A Dark Time for the Samurai and the Trouble with the Feudal Japanese Caste System

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Deriv; A lithograph plate showing Japanese Samurai warriors in a variety of different costumes

A Dark Time for the Samurai and the Trouble with the Feudal Japanese Caste System

In Japanese jidai-geki (period) films, especially those made under the military government, samurai warriors are presented as the ideal warriors who were motivated solely by honor and loyalty, preferring to fight to the death rather than admit defeat. The true samurai warriors were not only well-trained in the art of warfare, they were also highly learned in literature and poetry. The idea of the samurai became the embodiment of the philosophical ideal of Japan and attracted global admiration for their nobility.

However, the samurai experienced a dark period beginning in the sixteenth-century Japan which led to many changes to the samurai caste. It was also a time when it was painfully apparent that the samurais were not only the first people to jump into battle, they also had to suffer the most damage with major changes in the government due to their place in society. Ironically, the most difficult time in the life of a samurai was not in a field of battle, but at a time of peace in his own land.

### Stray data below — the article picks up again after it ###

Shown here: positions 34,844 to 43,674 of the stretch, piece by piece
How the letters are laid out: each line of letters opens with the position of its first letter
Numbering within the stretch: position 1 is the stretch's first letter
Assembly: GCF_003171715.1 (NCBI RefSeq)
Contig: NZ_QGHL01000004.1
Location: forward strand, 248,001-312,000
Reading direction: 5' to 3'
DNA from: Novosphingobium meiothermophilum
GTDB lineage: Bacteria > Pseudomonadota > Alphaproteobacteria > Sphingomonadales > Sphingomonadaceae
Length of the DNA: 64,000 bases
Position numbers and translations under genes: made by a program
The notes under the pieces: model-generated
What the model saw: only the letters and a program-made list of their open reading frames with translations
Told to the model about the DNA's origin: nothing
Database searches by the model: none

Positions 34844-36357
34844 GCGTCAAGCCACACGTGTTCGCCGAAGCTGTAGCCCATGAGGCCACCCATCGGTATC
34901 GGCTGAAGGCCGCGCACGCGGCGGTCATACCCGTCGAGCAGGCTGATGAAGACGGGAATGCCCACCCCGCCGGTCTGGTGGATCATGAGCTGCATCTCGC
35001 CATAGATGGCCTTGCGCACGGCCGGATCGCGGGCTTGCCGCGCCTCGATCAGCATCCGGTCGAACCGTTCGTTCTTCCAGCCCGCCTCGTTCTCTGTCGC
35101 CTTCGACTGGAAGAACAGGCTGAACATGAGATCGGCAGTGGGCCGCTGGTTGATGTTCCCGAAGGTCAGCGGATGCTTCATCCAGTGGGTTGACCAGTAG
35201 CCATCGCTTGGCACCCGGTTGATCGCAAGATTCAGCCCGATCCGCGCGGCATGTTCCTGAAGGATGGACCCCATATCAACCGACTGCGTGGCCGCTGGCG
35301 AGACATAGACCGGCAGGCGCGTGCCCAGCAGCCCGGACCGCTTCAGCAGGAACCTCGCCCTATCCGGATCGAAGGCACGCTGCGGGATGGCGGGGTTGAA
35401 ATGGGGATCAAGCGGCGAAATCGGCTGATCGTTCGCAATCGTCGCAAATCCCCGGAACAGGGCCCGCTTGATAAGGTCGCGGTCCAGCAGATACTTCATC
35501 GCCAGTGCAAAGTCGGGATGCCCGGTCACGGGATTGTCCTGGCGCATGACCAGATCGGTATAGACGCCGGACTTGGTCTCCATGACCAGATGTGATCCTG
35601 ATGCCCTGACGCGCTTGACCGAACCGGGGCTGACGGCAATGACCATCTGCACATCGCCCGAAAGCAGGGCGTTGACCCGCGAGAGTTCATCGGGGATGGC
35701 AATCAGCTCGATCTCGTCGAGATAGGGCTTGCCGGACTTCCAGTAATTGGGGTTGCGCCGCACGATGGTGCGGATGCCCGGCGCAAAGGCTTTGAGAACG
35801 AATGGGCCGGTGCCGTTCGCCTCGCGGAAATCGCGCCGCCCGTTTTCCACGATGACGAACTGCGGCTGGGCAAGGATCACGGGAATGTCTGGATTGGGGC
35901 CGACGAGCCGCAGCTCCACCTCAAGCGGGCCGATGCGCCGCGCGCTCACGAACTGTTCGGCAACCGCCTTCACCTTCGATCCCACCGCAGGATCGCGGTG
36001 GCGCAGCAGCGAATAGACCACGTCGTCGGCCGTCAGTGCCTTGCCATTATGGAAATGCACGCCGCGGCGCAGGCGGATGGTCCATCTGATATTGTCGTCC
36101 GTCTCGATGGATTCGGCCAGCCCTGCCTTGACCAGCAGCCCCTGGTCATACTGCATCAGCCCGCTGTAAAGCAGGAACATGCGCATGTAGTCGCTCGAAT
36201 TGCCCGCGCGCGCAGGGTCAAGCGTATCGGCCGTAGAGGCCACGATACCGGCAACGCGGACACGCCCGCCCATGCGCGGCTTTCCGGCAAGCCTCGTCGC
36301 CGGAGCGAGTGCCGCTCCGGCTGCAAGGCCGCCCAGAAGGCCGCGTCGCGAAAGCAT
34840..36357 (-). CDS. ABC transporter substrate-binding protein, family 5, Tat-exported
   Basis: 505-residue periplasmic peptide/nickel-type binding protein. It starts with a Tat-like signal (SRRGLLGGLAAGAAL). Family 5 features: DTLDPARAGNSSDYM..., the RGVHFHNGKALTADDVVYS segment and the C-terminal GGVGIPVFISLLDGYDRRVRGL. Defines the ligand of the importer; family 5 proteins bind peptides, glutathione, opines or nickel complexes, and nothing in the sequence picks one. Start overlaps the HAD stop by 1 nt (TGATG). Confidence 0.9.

Samurai of the Japanese Edo Period (1603-1868)

Samurai of the Japanese Edo Period (1603-1868)  (CC BY 2.0)


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